Archive for November, 2016

The short-term reaction to Trump's victory was a massive selloff in bonds causing interest rates to soar. Will this be the start of an alarming new trend for mortgage rates? The financial media ascribes gyrations in the financial markets to current news events, mostly with no correlation at all. However, occasionally, developments in world affairs really cause the financial markets to react, and the election of Donald Trump prompted bondholders to sell in a panic, resulting in an interest rate spike. The stage was set for rising interest rates years ago when the Federal Reserve announced the beginning of a cycle of tightening monetary policy. Just the announcement caused mortgage interest rates to rise from 3.5% to 4.5% in about…[READ MORE]

Nobody knows what Donald Trump will do, but it's unlikely he will do anything that hurts real estate. Reporters across America reluctantly trashed their canned reports on how Hillary Clinton's presidency would impact the world. Since Donald Trump's victory was such a surprise, few thought much about how he would impact real estate, the economy, or anything else for that matter. Part of the blame is also on Donald Trump. During the campaign, he was long on rhetoric and short on detail. He didn't need intellectuals to embrace him, so he didn't pander to them with position papers or carefully crafted policies, leaving us all with a huge void of information on what he will actually do as president. Realistically,…[READ MORE]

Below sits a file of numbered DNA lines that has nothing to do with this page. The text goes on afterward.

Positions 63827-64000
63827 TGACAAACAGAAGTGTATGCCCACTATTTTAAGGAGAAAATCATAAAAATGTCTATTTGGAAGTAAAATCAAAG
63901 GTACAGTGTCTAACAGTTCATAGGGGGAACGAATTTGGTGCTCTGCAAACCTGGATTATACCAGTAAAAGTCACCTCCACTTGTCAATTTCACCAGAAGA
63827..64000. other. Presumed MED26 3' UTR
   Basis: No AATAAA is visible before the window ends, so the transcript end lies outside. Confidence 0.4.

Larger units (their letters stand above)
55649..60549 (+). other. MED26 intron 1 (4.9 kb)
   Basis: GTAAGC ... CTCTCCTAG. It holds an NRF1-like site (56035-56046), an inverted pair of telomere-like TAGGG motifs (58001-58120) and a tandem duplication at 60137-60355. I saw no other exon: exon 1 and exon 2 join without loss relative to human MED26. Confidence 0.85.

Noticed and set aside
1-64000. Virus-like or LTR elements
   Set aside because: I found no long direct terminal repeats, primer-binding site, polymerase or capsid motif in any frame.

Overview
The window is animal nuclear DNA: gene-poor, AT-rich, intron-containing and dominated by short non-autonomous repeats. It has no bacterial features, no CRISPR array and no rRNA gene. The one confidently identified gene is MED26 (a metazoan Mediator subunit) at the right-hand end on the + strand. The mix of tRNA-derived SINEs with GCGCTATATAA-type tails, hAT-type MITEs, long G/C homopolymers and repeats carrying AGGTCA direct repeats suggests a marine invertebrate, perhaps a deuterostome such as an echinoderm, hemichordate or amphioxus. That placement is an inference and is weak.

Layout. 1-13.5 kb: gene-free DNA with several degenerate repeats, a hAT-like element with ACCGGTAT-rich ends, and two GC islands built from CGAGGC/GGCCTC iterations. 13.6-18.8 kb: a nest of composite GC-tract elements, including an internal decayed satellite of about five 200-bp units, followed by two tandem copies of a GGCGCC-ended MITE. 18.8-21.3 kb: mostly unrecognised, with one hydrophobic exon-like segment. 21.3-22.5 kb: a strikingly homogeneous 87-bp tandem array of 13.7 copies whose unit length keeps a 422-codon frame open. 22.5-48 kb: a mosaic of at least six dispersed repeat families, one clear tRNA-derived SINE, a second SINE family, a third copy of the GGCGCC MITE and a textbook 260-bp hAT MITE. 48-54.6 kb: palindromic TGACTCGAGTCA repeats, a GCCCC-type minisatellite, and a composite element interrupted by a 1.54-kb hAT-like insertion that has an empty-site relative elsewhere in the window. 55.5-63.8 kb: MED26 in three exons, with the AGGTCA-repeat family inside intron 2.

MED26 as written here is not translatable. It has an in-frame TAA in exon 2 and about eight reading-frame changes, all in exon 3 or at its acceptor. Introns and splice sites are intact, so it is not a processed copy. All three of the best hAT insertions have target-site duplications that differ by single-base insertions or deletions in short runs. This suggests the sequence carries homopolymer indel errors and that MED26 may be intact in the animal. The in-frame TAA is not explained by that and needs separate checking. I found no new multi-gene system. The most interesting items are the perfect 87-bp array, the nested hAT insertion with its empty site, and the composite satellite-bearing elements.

The Chinese inflated a real estate bubble more than ten times larger than the United States. Bursting this bubble could destabilize the world economy. What would happen if the Chinese housing bubble burst? Obviously, a real estate crash would devastate China, but since the Chinese economy is somewhat isolated and export driven, would a Chinese real estate crash plunge the world into recession? Maybe. Coastal California real estate would suffer from a crash in China. Not only would a Chinese crash remove a hefty component of local demand, it could turn Chinese buyers into desperate sellers. While US lenders can keep distressed properties financed with US debt from the market indefinitely, but they don't control the entire market. If desperate Chinese…[READ MORE]